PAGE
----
Taxation of share awards varies from country to country and knowing how tax works is essential to ensure you are making the right decisions with your Restricted Stock Units (RSUs), stock awards or employee stock options (ESOs). We are focusing on one country at a time to highlight for you the key high level tax considerations you should know for that country. Clearly every individual’s tax situation is different so what we share below is high level guidance for typical scenarios but do your own research or seek specific advice on your situation before taking any action.
The focus today is Brazil.
Do employee stock awards have income tax applied at grant date or vesting date?
In Brazil income tax is payable if the plan is deemed to be a normal part of employee compensation. Taxable moment will be at the vesting date for Restricted stock units and restricted stock and on the exercise date for stock options. Income tax is calculated based on the market value (market value less cost for options).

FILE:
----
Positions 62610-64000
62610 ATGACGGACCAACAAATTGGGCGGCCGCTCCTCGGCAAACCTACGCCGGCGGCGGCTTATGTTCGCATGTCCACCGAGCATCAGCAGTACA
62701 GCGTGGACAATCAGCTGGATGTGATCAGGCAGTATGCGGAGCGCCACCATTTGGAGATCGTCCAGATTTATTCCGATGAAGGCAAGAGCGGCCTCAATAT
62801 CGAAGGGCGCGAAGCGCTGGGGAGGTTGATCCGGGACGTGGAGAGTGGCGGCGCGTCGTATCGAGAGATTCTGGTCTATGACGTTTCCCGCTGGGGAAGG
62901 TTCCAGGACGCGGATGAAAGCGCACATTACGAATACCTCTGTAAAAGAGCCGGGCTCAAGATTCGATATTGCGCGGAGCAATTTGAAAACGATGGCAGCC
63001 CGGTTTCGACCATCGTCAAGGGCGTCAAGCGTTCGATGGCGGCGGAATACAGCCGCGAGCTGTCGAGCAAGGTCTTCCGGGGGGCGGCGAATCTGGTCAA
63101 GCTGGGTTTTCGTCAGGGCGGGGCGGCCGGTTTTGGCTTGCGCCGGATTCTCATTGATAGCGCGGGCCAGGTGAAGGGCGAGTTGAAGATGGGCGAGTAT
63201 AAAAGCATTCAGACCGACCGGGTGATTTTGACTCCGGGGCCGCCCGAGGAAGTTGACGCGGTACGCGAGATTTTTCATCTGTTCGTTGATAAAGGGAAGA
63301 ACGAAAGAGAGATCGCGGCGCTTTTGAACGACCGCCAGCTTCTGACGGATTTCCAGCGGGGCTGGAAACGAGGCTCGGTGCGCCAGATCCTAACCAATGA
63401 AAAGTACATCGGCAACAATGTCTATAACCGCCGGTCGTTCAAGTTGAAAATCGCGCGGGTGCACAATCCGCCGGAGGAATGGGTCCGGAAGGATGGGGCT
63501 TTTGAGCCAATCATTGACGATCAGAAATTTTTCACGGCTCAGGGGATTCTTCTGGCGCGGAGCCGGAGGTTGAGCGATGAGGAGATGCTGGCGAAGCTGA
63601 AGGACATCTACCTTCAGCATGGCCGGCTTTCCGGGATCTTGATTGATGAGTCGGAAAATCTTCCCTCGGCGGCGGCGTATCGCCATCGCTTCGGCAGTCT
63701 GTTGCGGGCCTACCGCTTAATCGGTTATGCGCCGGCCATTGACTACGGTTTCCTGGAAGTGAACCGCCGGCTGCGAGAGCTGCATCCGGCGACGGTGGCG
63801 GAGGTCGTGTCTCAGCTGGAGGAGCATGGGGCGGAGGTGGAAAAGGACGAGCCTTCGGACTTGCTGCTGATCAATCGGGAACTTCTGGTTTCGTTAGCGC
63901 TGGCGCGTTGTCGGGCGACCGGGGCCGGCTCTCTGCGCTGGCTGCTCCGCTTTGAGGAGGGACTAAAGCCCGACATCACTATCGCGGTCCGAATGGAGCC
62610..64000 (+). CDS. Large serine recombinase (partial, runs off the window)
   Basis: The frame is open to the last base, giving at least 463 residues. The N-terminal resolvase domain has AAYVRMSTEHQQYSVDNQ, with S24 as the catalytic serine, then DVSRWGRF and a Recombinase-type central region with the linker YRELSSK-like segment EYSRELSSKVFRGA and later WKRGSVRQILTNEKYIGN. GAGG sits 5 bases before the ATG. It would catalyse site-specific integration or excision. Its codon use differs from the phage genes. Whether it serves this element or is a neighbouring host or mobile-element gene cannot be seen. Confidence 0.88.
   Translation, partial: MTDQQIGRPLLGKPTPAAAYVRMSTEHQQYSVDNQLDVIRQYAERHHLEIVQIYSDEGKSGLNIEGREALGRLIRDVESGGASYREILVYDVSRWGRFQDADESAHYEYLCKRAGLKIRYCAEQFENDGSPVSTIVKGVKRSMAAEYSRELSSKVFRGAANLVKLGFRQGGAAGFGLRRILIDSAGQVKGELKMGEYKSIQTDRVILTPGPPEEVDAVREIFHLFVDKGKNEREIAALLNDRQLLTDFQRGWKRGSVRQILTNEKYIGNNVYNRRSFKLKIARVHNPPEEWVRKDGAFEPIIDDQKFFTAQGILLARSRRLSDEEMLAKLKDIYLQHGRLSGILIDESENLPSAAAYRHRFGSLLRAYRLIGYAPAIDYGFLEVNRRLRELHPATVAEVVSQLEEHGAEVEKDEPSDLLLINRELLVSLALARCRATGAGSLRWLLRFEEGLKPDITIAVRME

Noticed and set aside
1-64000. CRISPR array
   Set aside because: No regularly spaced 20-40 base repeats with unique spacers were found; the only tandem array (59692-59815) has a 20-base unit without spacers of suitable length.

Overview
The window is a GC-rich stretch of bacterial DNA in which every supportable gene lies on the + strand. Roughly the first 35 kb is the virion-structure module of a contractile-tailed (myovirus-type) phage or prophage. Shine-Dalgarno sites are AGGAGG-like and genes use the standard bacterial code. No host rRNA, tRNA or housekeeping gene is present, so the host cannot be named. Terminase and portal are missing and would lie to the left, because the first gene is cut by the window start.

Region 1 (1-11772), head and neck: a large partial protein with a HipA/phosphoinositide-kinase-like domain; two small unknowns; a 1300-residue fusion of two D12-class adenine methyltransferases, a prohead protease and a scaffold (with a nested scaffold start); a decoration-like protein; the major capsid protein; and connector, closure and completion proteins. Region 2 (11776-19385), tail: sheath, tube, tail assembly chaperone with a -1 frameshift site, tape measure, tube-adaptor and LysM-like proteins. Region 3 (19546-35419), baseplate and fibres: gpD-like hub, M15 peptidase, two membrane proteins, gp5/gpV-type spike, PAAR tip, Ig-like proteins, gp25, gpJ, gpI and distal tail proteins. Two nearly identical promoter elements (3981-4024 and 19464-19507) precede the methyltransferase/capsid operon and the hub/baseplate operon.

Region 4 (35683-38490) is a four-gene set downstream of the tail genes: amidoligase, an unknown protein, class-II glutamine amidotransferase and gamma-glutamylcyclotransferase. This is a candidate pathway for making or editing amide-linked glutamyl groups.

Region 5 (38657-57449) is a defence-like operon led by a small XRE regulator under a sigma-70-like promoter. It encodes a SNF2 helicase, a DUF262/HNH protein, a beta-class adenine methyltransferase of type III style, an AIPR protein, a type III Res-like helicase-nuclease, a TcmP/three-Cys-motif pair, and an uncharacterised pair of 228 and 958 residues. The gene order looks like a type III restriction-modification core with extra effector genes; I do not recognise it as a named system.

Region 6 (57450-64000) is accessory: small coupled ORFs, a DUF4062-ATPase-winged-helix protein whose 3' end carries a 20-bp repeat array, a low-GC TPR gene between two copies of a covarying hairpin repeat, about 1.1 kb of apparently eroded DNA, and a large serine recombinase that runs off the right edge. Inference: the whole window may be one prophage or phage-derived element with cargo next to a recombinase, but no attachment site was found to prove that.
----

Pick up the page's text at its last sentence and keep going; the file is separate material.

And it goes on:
If a stock option plan is deemed to be ‘commercial’ in nature meaning that the employee voluntarily accepts the options as an investment with an option price equal to market value then no income tax will be payable upon exercise but capital gains tax will be due upon sale – see next question.
Are stock awards subject to capital gains tax (CGT)?
Yes, capital gains tax applies upon the sale of the stock. Once vested/exercised the stock is an asset you own and is typically subject to CGT based on the gain made between vesting date and sell date.
Is income tax withheld by the employer or the responsibility of the employee?
As awards are often not classified as ‘normal compensation’ typically the employer does not do any withholding for tax for share plans in Brazil and it is up to the employee to ensure they are complying with the local taxation requirements.
Anything else worth noting about Brazil?
The question of whether a plan is ‘compensation’ or ‘commercial’ is important for tax purposes and local advice should be sought on this. Usually companies do not do withholding and it is up to the employee and their tax consultant to interpret what is taxable. Whether their view will align with the tax authorities is debatable and it is likely that the tax authorities will see more plans as ‘compensation’ and taxable as income than the employees who are receiving the awards.
We hope this was useful, please do visit the website and use our free equity plan valuation tool if you are thinking about tax and need to understand the current value of your employee stock awards / long term incentives.